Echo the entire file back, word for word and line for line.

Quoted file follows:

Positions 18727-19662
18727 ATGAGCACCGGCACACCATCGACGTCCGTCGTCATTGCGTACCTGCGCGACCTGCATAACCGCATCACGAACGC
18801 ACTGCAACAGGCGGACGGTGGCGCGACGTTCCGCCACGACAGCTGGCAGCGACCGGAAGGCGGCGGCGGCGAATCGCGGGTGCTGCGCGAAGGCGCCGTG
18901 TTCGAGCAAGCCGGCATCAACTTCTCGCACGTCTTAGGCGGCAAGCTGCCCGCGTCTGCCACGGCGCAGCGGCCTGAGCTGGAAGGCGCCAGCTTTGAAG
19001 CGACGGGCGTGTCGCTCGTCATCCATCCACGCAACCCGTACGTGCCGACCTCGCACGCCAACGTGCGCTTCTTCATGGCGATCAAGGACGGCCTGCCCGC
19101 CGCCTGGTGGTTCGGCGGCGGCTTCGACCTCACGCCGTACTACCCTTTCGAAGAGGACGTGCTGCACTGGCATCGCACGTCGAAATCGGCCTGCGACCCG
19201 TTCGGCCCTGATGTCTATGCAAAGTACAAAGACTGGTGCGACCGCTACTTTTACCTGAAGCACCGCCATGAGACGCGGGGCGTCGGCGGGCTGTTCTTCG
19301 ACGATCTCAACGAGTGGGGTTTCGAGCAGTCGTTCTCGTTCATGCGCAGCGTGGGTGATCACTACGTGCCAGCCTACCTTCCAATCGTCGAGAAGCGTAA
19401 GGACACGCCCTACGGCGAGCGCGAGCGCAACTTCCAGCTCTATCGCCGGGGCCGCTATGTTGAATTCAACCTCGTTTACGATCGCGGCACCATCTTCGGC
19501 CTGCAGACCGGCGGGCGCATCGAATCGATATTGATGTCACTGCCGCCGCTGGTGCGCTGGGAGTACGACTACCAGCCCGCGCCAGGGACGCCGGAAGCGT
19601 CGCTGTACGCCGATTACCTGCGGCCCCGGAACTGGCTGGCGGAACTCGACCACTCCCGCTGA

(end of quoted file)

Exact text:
Positions 18727-19662
18727 ATGAGCACCGGCACACCATCGACGTCCGTCGTCATTGCGTACCTGCGCGACCTGCATAACCGCATCACGAACGC
18801 ACTGCAACAGGCGGACGGTGGCGCGACGTTCCGCCACGACAGCTGGCAGCGACCGGAAGGCGGCGGCGGCGAATCGCGGGTGCTGCGCGAAGGCGCCGTG
18901 TTCGAGCAAGCCGGCATCAACTTCTCGCACGTCTTAGGCGGCAAGCTGCCCGCGTCTGCCACGGCGCAGCGGCCTGAGCTGGAAGGCGCCAGCTTTGAAG
19001 CGACGGGCGTGTCGCTCGTCATCCATCCACGCAACCCGTACGTGCCGACCTCGCACGCCAACGTGCGCTTCTTCATGGCGATCAAGGACGGCCTGCCCGC
19101 CGCCTGGTGGTTCGGCGGCGGCTTCGACCTCACGCCGTACTACCCTTTCGAAGAGGACGTGCTGCACTGGCATCGCACGTCGAAATCGGCCTGCGACCCG
19201 TTCGGCCCTGATGTCTATGCAAAGTACAAAGACTGGTGCGACCGCTACTTTTACCTGAAGCACCGCCATGAGACGCGGGGCGTCGGCGGGCTGTTCTTCG
19301 ACGATCTCAACGAGTGGGGTTTCGAGCAGTCGTTCTCGTTCATGCGCAGCGTGGGTGATCACTACGTGCCAGCCTACCTTCCAATCGTCGAGAAGCGTAA
19401 GGACACGCCCTACGGCGAGCGCGAGCGCAACTTCCAGCTCTATCGCCGGGGCCGCTATGTTGAATTCAACCTCGTTTACGATCGCGGCACCATCTTCGGC
19501 CTGCAGACCGGCGGGCGCATCGAATCGATATTGATGTCACTGCCGCCGCTGGTGCGCTGGGAGTACGACTACCAGCCCGCGCCAGGGACGCCGGAAGCGT
19601 CGCTGTACGCCGATTACCTGCGGCCCCGGAACTGGCTGGCGGAACTCGACCACTCCCGCTGA